June 12, 2017

The Why’s and How’s of Teaching Good Manners



My mother always said, ‰ÛÏIf you have nothing nice to say, don‰Ûªt say anything at all.‰Û I find myself using this same phrase. The other common phrase I find myself using is ‰ÛÏtreat others like you want to be treated.‰Û But how do we get our children to understand this? We start by teaching them to mind their manners.

Manners are behaviors and speech that positively display respect and honor to others and you. By utilizing good manners you can build up relationships.

‰ÛÏIt is important to teach your child manners because children need to know how to act and speak toward others in a way that shows he/she has respect and honor for others,‰Û said Linda, a pastor‰Ûªs wife and mother of three grown children. ‰ÛÏThis builds up family and social relationships. When we build up one another, we have healthy, loving relationships. After all, life is all about relationships, not material things or getting ‰Û÷one-up‰Ûª on the other guy. Good manners foster healthy relationships.‰Û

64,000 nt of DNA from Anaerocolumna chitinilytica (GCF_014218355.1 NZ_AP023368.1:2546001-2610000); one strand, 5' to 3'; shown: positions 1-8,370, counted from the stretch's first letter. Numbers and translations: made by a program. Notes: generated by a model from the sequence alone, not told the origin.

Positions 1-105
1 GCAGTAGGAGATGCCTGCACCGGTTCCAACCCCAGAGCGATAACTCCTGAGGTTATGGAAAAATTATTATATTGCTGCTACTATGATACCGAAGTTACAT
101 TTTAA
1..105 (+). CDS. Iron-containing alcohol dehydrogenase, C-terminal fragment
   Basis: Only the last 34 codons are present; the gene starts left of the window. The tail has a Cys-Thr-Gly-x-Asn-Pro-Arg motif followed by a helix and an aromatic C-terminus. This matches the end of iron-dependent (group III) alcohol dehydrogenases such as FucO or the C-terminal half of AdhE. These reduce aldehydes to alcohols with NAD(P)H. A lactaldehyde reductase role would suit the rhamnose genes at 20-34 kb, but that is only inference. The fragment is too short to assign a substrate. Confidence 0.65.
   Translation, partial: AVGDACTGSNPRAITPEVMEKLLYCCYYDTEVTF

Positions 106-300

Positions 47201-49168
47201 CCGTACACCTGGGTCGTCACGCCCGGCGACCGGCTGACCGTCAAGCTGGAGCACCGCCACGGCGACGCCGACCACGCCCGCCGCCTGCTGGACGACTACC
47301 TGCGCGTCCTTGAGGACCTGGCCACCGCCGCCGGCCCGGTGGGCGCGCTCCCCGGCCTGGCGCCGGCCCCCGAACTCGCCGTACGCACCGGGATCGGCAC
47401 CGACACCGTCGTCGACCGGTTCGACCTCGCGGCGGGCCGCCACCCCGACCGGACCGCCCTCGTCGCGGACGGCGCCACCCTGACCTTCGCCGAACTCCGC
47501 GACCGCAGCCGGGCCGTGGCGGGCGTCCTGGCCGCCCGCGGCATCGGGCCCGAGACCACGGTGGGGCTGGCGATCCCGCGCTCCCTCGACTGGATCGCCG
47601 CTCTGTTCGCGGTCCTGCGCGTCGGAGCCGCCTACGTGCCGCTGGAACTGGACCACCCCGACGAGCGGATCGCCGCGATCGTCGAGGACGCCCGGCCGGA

Taking time to teach and model good manners is not only good for those he/she may interact with, but also for your child‰Ûªs own well being.

‰ÛÏGood manners are gifts that we can give to others that are priceless,‰Û said Linda, who believes that manners are caught rather than taught.

‰ÛÏChildren will learn what they live,‰Û Linda explained. ‰ÛÏWe can tell our children how they should behave but if we do not model the desired behavior it is unlikely our children will do what we say. Our children will do what we do. We have a great privilege and obligation to train up our children in such a way that is pleasing and positive. Good manners are good for both parties: the one displaying the good manners and the one on the receiving end of good manners. It is a win/win situation.‰Û

By saying please and thank you, offering a ‰ÛÏbless you‰Û or an ‰ÛÏexcuse me‰Û it shows that you care for others and can create a peaceful and respectful environment.

‰ÛÏHaving good manners can open doors to conversation and developing healthy relationships,‰Û said Linda, who also suggested using compliments and avoiding foul language.

If we teach our children to look out for the needs of others by holding a door open for someone, letting someone go first in a check-out line, or giving the ‰Û÷right of way‰Ûª to pedestrians and bicyclists when we are driving, then we are setting the stage for our children to be good citizens and model good manners for others.


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